• Travel to/from Jodhpur (you book it on your own; we can assist you)
  • Official fees for Visa (see below)
  • Insurance (Travel Health Insurance, Liability Insurance, Travel Cancellation insurance; you book it on your own, we can assist you)
  • Personal Expenses
  • Vaccinations
  • Local Transport (Estimated amounts see below)
  • Please note that for supervised/mentored internships, some organizations charge further contributions. You find this information in the "Info Box" below the respective internship description.

II. Accommodation Costs

You can choose between the following options:
Mobile/Cell Phone Users: If you don't see the rates for your desired duration of stay, hide other (shorter) durations of stay.
Rates in Indian Rupees! Convert Currency Short-time stay
(1-31 Days)
Long-time stay
(32-365 Day)
(You pay proportionally per day)
In Jodhpur
Guest House on Full Board
1 Person*
(Single Room)
32,000 Rs/Month
2 Persons p.p.*
(Double/Twin Room)
- 22,000 Rs/Month
Bed at a 4-share dorm room   15,000 Rs/Month
In Setrawa
House of Simple Standard
on Full Board
1 Person
(Sharing double room)
- 12,000 Rs/Month
2 Persons p.p.
(Double/Twin Room)
- 12,000 Rs/Month
If available, also single persons might choose to be accommodated sharing with another participant. For incomplete months you pay proportionally per day.
In case of 3-4 person: Same rate as in case of 2 Persons. 5 or more persons: Contact us for group rates.

Overview of other costs:

  • Visa around 130 EUR (160 USD); to apply for prior to your travel
  • Insurances around 20-40 EUR (30-50 USD)/Month

How do I pay?

Once all your questions have been answered and you confirm that you want to participate, we will email you an invoice. You can pay it via bank transfer, credit card or via Paypal. You will pay a deposit of 200 EUR / 250 USD when the invoice is issued. One months prior to your arrival you will pay the remainder for your Service Package.
The payment modalities for rent and possible further costs (e.g. internship supervision fees, as stated in info box of the respective project description) depend on your host country and placement. We will inform you beforehand. In many cases these costs are paid on site, but for some countries and placements they need to be paid partially or fully in advance.

Other Projects That Might Interest You:

These projects are suggestions for alternatives that may interest you or those that could be chosen as COMBINATIONS. The combination of projects in different organizations is often possible and usually cheaper than two individual bookings. Please contact us to know more! Check out our other listings in the areas of "World Learner" and "Active Travel" at your travel destination to make your stay even more interesting.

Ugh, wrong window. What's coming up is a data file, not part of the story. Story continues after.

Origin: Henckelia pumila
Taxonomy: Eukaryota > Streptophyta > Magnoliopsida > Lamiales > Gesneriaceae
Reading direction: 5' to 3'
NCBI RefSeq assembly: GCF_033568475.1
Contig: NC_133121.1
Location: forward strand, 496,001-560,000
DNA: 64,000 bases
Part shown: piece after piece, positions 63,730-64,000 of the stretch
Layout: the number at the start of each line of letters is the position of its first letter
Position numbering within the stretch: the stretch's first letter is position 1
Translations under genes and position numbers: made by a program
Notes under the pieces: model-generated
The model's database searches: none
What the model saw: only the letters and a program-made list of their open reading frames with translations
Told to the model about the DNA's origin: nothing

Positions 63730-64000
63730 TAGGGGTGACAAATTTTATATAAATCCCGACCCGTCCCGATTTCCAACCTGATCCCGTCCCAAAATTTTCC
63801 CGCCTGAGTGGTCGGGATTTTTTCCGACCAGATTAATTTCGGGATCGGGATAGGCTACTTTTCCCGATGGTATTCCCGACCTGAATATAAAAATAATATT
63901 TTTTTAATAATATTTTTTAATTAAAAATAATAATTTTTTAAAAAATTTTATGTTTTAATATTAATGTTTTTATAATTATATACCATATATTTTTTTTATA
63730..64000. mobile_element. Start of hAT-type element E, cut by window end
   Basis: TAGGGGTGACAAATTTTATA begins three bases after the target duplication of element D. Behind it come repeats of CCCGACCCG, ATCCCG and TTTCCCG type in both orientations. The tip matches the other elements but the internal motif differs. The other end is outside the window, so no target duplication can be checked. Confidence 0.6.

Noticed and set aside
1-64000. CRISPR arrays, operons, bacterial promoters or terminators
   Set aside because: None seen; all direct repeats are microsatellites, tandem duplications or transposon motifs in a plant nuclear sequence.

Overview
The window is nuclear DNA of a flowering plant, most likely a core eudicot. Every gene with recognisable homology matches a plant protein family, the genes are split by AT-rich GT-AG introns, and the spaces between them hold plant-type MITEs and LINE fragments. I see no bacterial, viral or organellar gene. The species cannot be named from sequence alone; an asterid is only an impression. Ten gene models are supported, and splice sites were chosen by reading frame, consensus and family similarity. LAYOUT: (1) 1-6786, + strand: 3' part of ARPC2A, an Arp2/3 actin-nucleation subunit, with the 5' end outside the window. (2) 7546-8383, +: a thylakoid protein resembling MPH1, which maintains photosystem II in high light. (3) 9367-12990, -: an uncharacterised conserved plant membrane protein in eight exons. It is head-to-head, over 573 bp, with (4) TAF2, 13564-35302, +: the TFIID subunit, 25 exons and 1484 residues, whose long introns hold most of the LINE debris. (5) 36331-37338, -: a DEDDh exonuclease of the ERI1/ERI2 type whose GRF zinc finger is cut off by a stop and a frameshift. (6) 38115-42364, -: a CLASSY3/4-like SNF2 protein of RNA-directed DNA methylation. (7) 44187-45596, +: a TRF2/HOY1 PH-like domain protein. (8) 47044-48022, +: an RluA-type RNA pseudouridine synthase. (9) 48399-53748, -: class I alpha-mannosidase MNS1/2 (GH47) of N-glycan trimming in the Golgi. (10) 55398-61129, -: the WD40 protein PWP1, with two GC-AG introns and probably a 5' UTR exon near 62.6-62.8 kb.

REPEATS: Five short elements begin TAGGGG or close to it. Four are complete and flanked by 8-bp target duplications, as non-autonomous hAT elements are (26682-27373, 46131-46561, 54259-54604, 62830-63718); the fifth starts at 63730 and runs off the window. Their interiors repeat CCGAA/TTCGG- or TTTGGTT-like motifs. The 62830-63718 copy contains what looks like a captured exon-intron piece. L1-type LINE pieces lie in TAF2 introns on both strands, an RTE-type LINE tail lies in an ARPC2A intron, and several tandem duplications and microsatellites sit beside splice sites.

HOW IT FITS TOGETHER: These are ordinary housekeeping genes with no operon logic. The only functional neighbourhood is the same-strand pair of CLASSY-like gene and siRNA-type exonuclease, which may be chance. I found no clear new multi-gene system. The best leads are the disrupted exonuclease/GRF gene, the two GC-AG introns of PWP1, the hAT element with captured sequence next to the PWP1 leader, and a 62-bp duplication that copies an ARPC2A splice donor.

Travel Health Insurance

We recommend the following travel insurance that is meant specifically for participants of internships, volunteering, language study, working holiday, and courses abroad. It is available for travelers of all nationalities and usable for all countries, except your home country. You can also add a journey liability insurance.
Just click on the link, fill in the form and you will get a confirmation email.

Rajasthan - The Land of the Kings

Rajasthan is located in the North-West of India and means "Land of the Kings". More than 2500 years ago, tribes built cities, and kingdoms were formed, which existed until the British colonial time in the 19th century. The largest state of India, in terms of area, is determined by the landscapes of the Thar Desert and the Aravalli Range, which are rich in forts and palaces of the Rajput kings. Due to its natural beauty and cultural heritage, Rajasthan is today, one of India's most popular travel destinations. Jaipur is part of the so-called "Golden Triangle", consisting of the cities of Agra (Taj Mahal), Delhi and Jaipur, which is part of every round trip in northern India.
Jaipur is known as the "Pink City" due to the dominant color of its buildings. The 3 million-people city has numerous forts, palaces and temples. Jaipur is also known for its jewelry industry. More than 14,000 people produce jewelery made of metal, stone and rubber lacquer, typically at small backyard workshops, which are sold all over the world.
Jodhpur is called the "blue city" due to the colour of its houses. The city is overlooked by the mighty Meherangarh Fort. There is also a university in Jodhpur.
Setrawa is a village in the Thar desert, located around 100 km north of Jodhpur. A problem in Rajasthan is the scarcity of water. In the Thar desert, the only annual rains pour down in the form of heavy thunderstorms during the months of July to September, when temperatures normally go up to 50 degree Celsius. Traditionally, the water of these hot summer months are stored in ponds that are the shape of a half moon, called Johad. In the patriarchal society of the rural regions, women are denied access to education and social life.

Our Coordinator in Rajasthan

In Jaipur, Hasmik with her team will welcome you and provide support for you. In Jodphur and Setrawa our coordinator is Govind from Sambhali Trust.

Recreational Activities in Rajasthan

Jaipur and Jodhpur can count with a large number of forts, palaces, temples, historical and natural history museums, and gardens and parks that you can visit. At both cities you can also take part in yoga classes, cooking lessons, Indian dance session, and join other cultural activities.
It is of course also recommended to travel around other parts of Rajasthan.

Music Video with the girls of Sambhali Trust in Jodhpur

In this music video, shot on the streets of Jodhpur, the girls of Sambhali Trust (with whom we arrange volunteering) sing and play. It communicates very well the mood of the city of Jodhpur!